Humor comes home as '90s decor takes respite from the rigid '80s


April 25, 1993|By Elizabeth Large

Many people making a major investment redecorating thei houses want something they can live with forever -- or so they think. And many designers say their specialty is timeless design, classic rooms their clients will never tire of.

So why, suddenly, are there all those tongue-in-cheek fabrics out there, and all that fun furniture, even from traditional companies?

Why are trompe l'oeil and folk art more popular than ever?

Why are people suddenly painting their rooms bright colors and using tassels and fringe on everything?

And why does HG, that stately and elegant home design magazine, have not one but three wonderfully off-the-wall homes featured in its April issue?

Marian McEvoy, editor-in-chief of Elle Decor, thinks that people are more open to taking a few chances because the recession seems to be coming to an end. "They need a few playful things in their home," she says. "In general, a positive, cheerful thing is happening."

If you don't buy the end-of-the-recession theory, another expert has another suggestion. Linda Jones of Masco Furnishings believes that people have gone through the '80s and have gotten what she calls "overtechnologized." They feel beleaguered with cellular phones and fax machines and want their homes to give them warmth, fun, a little lightness.

The family room is becoming as important as the living room in people's homes -- if not more so. Its comparative informality means that people are more likely to let their creativity and wit have free reign when they decorate it. Jay Jenkins of Gorrell Jenkins Associates Ltd., for instance, took "artwork" done by his client's kids, put the pictures in elaborate, formal frames and made them a focal point for the client's family room.

Designers agree that children are more of a factor than they used to be in redecorating a home. Almost by definition, the design is going to be more playful and more whimsical. One of Alexander Baer's clients wanted to do something with her third-floor rooms that wouldn't cost an arm and a leg. He suggested that they paint the floors white and let her little girl splatter-paint them in bright colors. It looked great, at a fraction of the cost of carpeting.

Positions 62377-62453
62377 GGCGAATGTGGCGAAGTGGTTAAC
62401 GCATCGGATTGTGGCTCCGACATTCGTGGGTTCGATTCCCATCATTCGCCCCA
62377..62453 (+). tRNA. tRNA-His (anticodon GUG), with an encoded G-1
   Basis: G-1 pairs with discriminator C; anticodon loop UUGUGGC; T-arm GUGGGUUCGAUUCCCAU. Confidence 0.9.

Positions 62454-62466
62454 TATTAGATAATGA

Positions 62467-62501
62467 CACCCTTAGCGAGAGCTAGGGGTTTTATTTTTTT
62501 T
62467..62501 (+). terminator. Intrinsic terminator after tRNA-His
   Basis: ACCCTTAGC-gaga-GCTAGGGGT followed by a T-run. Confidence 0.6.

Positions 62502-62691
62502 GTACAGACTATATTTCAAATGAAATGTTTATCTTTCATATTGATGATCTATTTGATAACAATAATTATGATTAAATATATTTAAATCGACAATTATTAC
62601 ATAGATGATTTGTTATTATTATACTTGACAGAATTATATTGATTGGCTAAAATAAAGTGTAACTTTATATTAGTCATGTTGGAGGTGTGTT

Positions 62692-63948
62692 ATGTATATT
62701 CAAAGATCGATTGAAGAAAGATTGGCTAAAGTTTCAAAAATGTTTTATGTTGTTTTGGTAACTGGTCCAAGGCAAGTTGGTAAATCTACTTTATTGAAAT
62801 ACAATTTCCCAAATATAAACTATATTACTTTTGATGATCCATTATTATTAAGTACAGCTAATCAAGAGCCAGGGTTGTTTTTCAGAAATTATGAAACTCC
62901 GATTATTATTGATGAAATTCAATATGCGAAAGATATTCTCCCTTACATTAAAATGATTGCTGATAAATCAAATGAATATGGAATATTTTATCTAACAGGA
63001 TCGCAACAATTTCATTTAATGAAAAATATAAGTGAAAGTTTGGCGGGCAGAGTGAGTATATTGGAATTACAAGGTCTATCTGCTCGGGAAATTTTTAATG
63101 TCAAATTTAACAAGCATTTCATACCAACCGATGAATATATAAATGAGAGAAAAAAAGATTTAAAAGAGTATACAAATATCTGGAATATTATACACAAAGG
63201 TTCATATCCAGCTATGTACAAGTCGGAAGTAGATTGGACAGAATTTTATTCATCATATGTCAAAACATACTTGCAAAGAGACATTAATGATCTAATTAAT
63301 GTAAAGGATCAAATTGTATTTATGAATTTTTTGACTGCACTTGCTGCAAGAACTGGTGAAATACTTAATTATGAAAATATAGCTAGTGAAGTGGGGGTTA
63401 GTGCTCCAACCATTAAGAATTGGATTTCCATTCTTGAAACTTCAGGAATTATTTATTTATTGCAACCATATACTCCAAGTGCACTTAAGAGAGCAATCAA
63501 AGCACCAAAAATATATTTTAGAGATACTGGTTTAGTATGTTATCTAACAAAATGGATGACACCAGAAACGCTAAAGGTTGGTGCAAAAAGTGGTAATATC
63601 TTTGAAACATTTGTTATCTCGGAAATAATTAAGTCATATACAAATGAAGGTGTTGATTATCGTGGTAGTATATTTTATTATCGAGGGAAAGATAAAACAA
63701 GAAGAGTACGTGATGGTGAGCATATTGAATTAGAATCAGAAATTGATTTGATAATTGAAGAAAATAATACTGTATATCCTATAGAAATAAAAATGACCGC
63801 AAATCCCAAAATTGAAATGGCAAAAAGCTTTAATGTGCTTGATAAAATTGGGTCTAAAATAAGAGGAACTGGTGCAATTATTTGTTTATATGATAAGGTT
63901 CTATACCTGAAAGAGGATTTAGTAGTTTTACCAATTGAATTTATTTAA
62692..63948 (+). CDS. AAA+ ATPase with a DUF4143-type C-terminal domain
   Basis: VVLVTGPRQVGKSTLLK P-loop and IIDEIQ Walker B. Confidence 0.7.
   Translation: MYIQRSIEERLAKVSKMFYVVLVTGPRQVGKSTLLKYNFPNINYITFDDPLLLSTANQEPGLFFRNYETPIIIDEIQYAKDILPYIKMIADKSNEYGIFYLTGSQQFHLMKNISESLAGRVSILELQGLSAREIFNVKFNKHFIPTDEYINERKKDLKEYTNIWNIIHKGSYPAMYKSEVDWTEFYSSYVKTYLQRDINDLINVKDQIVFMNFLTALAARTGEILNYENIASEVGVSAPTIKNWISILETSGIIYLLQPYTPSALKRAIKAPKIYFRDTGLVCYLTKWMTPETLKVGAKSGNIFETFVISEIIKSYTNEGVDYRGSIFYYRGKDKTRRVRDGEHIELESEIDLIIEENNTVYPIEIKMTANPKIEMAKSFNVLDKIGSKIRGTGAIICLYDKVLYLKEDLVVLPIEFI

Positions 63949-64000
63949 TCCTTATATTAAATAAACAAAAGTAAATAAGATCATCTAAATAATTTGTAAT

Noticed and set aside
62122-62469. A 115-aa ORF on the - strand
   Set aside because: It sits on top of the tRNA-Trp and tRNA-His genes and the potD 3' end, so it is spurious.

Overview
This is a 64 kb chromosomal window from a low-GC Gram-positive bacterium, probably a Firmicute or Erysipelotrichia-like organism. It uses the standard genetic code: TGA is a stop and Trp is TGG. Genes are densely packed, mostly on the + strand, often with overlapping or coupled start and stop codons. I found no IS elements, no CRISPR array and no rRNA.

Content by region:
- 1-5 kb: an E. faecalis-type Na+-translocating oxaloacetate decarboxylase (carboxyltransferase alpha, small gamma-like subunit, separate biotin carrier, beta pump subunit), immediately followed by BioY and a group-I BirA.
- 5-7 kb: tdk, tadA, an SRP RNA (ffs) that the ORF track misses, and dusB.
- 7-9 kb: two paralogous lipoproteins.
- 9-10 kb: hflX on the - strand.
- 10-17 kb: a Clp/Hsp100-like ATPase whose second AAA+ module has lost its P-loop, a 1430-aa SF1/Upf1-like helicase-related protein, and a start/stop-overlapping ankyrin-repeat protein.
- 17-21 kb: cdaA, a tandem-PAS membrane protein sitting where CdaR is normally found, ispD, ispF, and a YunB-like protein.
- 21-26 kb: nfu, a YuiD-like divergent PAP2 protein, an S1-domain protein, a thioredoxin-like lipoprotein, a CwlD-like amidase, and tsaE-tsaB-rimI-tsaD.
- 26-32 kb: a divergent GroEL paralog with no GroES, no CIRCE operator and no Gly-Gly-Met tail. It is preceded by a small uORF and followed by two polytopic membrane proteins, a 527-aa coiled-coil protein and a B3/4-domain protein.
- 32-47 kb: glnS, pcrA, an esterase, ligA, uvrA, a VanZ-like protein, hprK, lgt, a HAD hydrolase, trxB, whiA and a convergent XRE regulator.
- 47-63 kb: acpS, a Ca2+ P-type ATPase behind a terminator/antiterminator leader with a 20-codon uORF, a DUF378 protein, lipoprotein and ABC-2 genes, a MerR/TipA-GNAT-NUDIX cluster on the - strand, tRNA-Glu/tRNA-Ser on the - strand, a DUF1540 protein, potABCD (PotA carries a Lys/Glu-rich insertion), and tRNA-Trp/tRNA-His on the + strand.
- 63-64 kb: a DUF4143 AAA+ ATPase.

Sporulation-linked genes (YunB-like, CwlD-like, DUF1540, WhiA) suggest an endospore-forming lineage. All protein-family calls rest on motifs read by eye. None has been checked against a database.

Although Baltimore has a reputation among local designers as being a traditional town, Henry Johnson of Johnson/Berman scoffs at the whole idea of timeless design. "It's in the nature of human beings to want change," he says. He's known clients who have gotten bored with their timeless design "in two years."

You couldn't exactly call it a trend. People are going to continue to be conservative when it comes to spending large amounts of money on things they have to live with. But if you do happen to want to have a little fun with your redecorating, there's definitely more out there to choose from than there used to be.

Whatever the reasons for the current interest in the whimsical and tongue-in-cheek, manufacturers are responding. Here are a few examples:

* One of Folio's imported fabrics, available locally at Papier Inc., features huge cats' heads with their tongues stuck out. Not exactly tongue-in-cheek . . .

* Lineage's new line includes Bertie's Sporting Cabinet, which looks like an elegant Edwardian bookcase, complete with trompe l'oeil books, but opens up to be a very modern entertainment center.

* Twig furniture has gone mainstream.

* Art Cetera, a division of Lexington Furniture, offers a card table that has a card game painted on its surface. Playing cards in general are a very popular motif this season.

* Karl Lagerfeld, a premier wall-covering manufacturer, is

showing a pattern for dining rooms that has every possible style of formal dining room chair on it. (It should go above the chair rail, of course.)

So they are out there, the materials you need to add a little playfulness, creativity and just plain fun to your home. But how do you get started?

First, make sure you're the kind of person who's going to be happy with this kind of design. Do you value whimsy enough to live with it, and are you really willing to take some chances? Younger clients in a new house that won't be permanent are likely candidates, says Alexander Baer. So are people who are decorating a second home, such as a beach house.

Or start with a room that's relatively unimportant. Powder rooms are often the logical choice. Valley Craftsmen, for instance, recently did a watery trompe l'oeil bathroom for a client. The final touch was a fish poking his nose through the water (i.e., the floor), staring up at the toilet.

Look in lots of design publications. Note what appeals to you and what excites you.

Start small. Cover cushions in one of the playful new prints -- giant teapots for a breakfast nook, for instance. Buy a wonderfully wacky accessory you just can't resist.

If you decide you're interested in a more substantial project, ask around to find out what local designers are known for their offbeat work. Architect Stephen Glassman, who's won national recognition for his non-traditional projects, suggests talking to a number of designers before you choose one. Then visit their clients to see if the environments the designers create are comfortable for you.

But don't take the project too seriously. After all, that would defeat the whole purpose, wouldn't it?

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